Some of NH’s homeless show symptoms of COVID-19, state preps quarantine sites

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Laconia State School is a proposed quarantine site for the homeless. Photo/Alan MountJoy

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New Hampshire Health and Human Services Commissioner Lori Shibinette says there are a handful of people in the state’s homeless population who have either tested positive for or exhibit symptoms of COVID-19.

For those who need a safe place to quarantine, the state is providing a hotel room in the person’s community of residence. Currently, the state is providing such rooms for 10 unsheltered persons, both those who have exhibited symptoms themselves and those who have come into close contact with someone who has.

Shibinette says this system has been working so far.

“But it takes one small cluster at a shelter or one outbreak at a shelter that would change that,” she said in a phone interview. “Because there’s 40 to 140 people at a shelter, if you have a small cluster of illness you’re going to end up needing to quarantine, you know, 10, 15, 20 people.”

The state’s plans to protect the homeless population during the pandemic are twofold. First, they’re trying to reduce the number of people in existing shelters by creating temporary shelter locations.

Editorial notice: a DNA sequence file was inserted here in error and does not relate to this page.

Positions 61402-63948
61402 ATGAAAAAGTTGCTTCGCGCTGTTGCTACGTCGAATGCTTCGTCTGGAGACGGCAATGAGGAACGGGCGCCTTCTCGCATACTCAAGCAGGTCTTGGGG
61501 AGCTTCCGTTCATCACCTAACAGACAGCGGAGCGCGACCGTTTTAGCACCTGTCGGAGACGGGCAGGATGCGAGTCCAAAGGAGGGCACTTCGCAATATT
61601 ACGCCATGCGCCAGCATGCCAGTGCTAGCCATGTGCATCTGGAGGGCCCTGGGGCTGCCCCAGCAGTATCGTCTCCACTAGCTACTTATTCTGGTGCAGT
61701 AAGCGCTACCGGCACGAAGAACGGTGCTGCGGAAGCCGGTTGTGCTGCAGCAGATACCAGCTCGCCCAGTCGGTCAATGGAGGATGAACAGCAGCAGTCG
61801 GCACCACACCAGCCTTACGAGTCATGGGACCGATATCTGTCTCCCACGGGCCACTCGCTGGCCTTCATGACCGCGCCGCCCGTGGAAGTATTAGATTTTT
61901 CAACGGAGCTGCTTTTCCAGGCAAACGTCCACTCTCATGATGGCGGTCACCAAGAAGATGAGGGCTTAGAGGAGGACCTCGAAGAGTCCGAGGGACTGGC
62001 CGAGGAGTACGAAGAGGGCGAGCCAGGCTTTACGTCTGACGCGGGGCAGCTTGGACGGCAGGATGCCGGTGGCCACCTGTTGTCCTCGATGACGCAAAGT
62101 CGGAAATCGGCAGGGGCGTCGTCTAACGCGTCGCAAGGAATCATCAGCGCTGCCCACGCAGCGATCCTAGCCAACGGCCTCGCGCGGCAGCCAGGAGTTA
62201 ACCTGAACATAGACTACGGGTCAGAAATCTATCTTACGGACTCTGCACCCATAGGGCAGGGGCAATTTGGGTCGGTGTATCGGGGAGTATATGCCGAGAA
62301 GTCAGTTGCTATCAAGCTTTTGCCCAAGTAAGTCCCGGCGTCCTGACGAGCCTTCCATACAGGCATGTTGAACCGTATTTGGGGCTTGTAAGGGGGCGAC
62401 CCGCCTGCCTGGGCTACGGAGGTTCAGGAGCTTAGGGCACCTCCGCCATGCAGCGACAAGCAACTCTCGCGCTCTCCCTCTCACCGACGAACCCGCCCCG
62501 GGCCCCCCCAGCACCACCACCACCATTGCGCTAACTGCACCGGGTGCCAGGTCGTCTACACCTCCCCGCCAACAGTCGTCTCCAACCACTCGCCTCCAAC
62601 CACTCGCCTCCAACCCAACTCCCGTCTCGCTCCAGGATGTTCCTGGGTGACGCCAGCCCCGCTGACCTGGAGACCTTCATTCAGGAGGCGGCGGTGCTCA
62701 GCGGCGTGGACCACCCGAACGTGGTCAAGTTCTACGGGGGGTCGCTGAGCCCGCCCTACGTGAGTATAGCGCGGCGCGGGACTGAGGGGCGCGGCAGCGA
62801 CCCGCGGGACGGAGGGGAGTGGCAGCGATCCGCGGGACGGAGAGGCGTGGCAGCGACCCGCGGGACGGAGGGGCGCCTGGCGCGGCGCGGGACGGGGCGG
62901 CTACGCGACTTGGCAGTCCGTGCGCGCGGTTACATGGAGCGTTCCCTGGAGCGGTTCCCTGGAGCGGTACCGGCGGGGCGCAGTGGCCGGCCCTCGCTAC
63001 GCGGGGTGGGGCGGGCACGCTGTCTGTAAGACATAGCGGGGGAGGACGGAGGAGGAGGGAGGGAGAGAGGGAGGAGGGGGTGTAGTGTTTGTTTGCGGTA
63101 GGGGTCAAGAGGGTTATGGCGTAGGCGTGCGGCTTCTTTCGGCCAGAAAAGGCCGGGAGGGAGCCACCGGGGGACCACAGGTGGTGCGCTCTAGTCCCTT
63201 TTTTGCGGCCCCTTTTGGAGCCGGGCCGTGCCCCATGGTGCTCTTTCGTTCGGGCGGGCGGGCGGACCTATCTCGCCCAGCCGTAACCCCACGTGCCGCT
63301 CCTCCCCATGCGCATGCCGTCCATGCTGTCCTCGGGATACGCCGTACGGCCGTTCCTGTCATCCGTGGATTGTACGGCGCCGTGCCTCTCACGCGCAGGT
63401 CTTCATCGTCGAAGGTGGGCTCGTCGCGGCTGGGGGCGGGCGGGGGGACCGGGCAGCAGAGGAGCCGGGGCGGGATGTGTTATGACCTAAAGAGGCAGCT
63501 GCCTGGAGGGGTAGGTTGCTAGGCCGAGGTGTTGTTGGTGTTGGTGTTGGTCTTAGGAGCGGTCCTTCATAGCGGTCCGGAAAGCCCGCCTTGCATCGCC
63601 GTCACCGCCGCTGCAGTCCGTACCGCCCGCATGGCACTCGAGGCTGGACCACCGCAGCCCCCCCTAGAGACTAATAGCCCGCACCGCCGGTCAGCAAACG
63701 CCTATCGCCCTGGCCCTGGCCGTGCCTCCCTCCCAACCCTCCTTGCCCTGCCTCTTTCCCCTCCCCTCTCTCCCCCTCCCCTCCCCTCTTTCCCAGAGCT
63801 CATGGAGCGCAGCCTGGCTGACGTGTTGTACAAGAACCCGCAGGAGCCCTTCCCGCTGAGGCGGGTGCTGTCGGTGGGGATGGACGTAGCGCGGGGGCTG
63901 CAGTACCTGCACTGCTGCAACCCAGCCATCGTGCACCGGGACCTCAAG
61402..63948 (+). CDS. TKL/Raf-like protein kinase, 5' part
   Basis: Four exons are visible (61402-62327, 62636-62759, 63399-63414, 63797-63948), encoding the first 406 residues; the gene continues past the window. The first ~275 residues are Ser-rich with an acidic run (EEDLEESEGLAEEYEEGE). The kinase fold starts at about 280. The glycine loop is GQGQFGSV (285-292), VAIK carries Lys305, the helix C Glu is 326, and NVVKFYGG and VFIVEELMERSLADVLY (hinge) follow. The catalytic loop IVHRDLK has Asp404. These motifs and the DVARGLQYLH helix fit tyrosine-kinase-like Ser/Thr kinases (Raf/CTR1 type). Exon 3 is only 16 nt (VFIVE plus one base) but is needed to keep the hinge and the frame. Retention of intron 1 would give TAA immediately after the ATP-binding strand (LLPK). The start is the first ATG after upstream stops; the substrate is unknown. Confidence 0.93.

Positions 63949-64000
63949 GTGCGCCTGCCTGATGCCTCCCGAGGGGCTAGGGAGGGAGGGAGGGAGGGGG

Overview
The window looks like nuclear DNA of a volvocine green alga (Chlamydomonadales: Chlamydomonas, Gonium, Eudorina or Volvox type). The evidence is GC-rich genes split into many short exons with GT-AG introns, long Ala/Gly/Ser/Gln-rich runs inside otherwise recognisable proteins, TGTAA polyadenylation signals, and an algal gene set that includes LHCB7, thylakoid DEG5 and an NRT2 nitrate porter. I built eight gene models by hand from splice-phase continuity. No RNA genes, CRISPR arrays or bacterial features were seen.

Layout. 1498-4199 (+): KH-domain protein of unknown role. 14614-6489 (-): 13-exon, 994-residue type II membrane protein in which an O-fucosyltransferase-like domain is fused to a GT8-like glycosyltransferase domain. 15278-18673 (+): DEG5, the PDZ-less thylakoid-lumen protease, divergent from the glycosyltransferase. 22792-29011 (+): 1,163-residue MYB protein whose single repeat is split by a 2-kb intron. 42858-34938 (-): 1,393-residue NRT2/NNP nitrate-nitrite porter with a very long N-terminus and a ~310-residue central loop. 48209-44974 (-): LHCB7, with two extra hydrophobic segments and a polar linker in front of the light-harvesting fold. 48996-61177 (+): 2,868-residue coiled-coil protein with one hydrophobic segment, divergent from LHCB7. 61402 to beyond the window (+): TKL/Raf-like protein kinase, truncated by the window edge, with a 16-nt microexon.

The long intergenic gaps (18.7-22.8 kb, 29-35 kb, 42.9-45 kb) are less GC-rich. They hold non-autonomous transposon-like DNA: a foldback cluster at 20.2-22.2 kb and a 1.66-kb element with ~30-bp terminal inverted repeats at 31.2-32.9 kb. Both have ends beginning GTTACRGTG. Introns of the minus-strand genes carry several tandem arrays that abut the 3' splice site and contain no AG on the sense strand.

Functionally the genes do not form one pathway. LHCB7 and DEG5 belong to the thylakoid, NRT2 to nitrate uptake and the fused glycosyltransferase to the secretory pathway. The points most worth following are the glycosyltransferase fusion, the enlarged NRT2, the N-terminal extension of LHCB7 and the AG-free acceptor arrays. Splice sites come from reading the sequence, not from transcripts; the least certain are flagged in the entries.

“In that scenario these are not sick people,” says Shibinette. “We’re just trying to find alternate placements for them so that we don’t have such crowds and they’re able to socially distance easily.”

Second, the state plans to set up two quarantine facilities for homeless people who are infected with COVID-19.

“We’re scanning the entire state for what is an appropriate setting that will allow us to do this,” she says. “So we have a couple of different ones right now that we’re evaluating.”

One possible location is the Laconia State School in the Lakes Region. Shibinette says there has been some pushback from the local community over concerns that creating the site would could cause an outbreak in the area.

But Shibinette insists those concerns are unfounded.

“When our unsheltered population needs to quarantine, they don’t get to walk the streets,” she says. “When people quarantine they have to quarantine.”

The two quarantine sites will have 24/7 staffing and security, as well as wraparound services that include mental health services, substance abuse services, and housing services. Food will be provided from local restaurants that are trying to stay afloat, and laundry services will be provided by local laundromats.

The state has not released the location of the second quarantine site. But, Shibinette says, she’s hopeful that some of these sites may be set up by the end of the week.

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